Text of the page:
Published in the Bulletin of Atomic Scientists Online
By Kingston Reif
Article summary below; read the full text here.
On September 4, 1962, President John F. Kennedy released a statement in response to intelligence reports of a Soviet arms buildup in Cuba. Kennedy said the United States did not have evidence “of the presence of offensive ground-to-ground missiles; or of other significant offensive capability either in Cuban hands or under Soviet direction and guidance.” However, he warned, “Were it to be otherwise, the gravest issues would arise.”
Of course, the next month Kennedy found out that the Soviet Union was in fact deploying offensive missiles and nuclear warheads in Cuba, prompting a deep crisis that brought the planet within a hair’s breadth of nuclear catastrophe. Historian Michael Dobbs writes that Kennedy later regretted making his September statement, as “[h]e was compelled to take action, not because Soviet missiles on Cuba appreciably changed the balance of military power, but because he feared looking weak.”
Fast forward 50 years to March 4, 2012. In a high-profile speech to the American Israeli Public Affairs Committee (AIPAC), President Obama declared: “Iran’s leaders should understand that I do not have a policy of containment; I have a policy to prevent Iran from obtaining a nuclear weapon.” Obama reiterated this position last month to Israeli students in Jerusalem: “Iran must not get a nuclear weapon. This is not a danger that can be contained, and as President, I’ve said all options are on the table for achieving our objectives.”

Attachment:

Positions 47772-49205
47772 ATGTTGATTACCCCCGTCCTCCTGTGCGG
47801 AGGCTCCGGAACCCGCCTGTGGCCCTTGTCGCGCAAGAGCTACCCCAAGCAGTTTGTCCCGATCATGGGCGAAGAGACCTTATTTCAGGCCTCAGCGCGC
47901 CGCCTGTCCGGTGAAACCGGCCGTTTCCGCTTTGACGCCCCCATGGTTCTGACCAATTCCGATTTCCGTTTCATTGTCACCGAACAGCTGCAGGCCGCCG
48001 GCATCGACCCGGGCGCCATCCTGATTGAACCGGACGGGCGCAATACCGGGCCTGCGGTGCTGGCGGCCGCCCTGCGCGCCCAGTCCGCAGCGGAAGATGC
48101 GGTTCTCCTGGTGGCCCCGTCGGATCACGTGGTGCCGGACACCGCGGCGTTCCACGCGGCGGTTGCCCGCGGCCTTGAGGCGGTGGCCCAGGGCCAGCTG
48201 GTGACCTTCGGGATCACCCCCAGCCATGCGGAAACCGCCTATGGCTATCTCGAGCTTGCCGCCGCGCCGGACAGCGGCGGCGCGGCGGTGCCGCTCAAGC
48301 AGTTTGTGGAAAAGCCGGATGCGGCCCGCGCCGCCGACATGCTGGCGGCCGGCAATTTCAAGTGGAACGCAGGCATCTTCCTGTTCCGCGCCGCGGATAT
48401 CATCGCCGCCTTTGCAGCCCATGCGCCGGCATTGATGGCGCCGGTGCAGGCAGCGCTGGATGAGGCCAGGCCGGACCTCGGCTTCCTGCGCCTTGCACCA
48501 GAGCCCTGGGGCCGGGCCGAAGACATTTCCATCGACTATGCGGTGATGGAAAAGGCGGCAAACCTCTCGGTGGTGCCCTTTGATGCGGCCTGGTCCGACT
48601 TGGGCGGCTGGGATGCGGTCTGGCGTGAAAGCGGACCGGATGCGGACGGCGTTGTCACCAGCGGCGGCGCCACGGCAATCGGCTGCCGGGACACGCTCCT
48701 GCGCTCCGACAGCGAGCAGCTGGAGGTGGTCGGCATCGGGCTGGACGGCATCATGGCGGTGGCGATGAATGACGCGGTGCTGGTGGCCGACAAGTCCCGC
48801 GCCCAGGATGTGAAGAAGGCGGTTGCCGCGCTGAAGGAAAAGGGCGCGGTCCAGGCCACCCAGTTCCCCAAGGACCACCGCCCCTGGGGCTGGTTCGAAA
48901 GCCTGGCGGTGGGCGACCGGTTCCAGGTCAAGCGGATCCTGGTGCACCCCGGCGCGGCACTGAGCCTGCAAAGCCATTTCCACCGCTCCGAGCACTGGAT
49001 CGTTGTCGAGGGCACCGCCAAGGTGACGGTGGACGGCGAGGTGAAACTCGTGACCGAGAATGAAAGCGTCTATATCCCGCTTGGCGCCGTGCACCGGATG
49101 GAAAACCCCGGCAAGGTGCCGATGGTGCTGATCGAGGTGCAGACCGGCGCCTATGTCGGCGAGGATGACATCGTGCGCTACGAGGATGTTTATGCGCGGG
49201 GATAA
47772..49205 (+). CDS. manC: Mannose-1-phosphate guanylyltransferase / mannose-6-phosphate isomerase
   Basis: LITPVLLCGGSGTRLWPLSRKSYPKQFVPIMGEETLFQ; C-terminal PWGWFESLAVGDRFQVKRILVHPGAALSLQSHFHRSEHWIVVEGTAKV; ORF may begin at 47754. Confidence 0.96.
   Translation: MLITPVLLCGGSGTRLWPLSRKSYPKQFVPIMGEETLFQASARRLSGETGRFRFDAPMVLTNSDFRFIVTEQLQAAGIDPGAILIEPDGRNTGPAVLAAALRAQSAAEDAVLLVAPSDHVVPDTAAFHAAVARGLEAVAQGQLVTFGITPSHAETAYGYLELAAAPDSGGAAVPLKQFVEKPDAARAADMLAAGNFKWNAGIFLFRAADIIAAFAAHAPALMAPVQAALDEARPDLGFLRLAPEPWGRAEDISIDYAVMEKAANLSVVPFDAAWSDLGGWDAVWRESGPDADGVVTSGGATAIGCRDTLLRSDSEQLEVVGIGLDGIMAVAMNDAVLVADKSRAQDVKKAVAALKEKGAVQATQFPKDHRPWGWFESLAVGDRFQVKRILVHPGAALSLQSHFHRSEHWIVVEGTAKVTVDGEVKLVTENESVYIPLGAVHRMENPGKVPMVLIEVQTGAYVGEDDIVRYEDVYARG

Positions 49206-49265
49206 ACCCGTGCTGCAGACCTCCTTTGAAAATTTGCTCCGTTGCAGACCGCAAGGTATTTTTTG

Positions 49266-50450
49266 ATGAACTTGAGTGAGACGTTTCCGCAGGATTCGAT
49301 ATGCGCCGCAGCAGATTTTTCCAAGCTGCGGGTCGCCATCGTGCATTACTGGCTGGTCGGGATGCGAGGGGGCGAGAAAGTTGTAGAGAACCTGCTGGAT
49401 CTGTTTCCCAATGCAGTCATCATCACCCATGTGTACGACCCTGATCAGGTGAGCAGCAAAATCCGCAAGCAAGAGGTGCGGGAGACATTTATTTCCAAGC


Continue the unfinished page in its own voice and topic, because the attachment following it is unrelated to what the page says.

Might Obama, like Kennedy, later regret issuing such an ultimatum? If Iran cannot be peacefully convinced to curtail its nuclear program, the president could soon be faced with a hugely consequential decision: attack Iran in an attempt to prevent it from acquiring nuclear weapons, or recognize that it could do so and embrace deterrence and containment instead. By staking American credibility on a policy of prevention at all costs, Obama may end up believing he has to choose war. But he would be wrong, because deterrence (threatening devastating retaliation) and containment (blunting the spread of Iranian power and influence) may in fact be more prudent than preventive attack.